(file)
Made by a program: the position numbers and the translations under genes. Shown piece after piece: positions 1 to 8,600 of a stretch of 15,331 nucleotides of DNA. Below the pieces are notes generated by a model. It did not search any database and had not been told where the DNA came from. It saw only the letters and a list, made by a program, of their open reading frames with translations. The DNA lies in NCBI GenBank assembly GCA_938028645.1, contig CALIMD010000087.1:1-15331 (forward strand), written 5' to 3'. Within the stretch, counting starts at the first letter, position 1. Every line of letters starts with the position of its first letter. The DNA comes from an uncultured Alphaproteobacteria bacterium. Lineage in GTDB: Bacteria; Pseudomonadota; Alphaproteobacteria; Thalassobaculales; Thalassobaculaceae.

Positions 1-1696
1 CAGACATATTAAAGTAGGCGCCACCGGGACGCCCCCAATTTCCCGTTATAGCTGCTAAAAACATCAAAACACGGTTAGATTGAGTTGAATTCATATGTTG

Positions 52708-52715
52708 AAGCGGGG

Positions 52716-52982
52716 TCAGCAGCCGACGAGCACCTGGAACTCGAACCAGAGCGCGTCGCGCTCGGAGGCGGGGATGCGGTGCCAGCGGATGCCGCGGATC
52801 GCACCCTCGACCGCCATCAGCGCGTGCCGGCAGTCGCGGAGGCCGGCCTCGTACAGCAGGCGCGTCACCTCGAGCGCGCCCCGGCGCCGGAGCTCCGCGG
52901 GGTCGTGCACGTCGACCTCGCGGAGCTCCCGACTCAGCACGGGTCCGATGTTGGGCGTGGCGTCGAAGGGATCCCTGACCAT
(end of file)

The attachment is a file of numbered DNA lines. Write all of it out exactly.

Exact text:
Made by a program: the position numbers and the translations under genes. Shown piece after piece: positions 1 to 8,600 of a stretch of 15,331 nucleotides of DNA. Below the pieces are notes generated by a model. It did not search any database and had not been told where the DNA came from. It saw only the letters and a list, made by a program, of their open reading frames with translations. The DNA lies in NCBI GenBank assembly GCA_938028645.1, contig CALIMD010000087.1:1-15331 (forward strand), written 5' to 3'. Within the stretch, counting starts at the first letter, position 1. Every line of letters starts with the position of its first letter. The DNA comes from an uncultured Alphaproteobacteria bacterium. Lineage in GTDB: Bacteria; Pseudomonadota; Alphaproteobacteria; Thalassobaculales; Thalassobaculaceae.

Positions 1-1696
1 CAGACATATTAAAGTAGGCGCCACCGGGACGCCCCCAATTTCCCGTTATAGCTGCTAAAAACATCAAAACACGGTTAGATTGAGTTGAATTCATATGTTG

Positions 52708-52715
52708 AAGCGGGG

Positions 52716-52982
52716 TCAGCAGCCGACGAGCACCTGGAACTCGAACCAGAGCGCGTCGCGCTCGGAGGCGGGGATGCGGTGCCAGCGGATGCCGCGGATC
52801 GCACCCTCGACCGCCATCAGCGCGTGCCGGCAGTCGCGGAGGCCGGCCTCGTACAGCAGGCGCGTCACCTCGAGCGCGCCCCGGCGCCGGAGCTCCGCGG
52901 GGTCGTGCACGTCGACCTCGCGGAGCTCCCGACTCAGCACGGGTCCGATGTTGGGCGTGGCGTCGAAGGGATCCCTGACCAT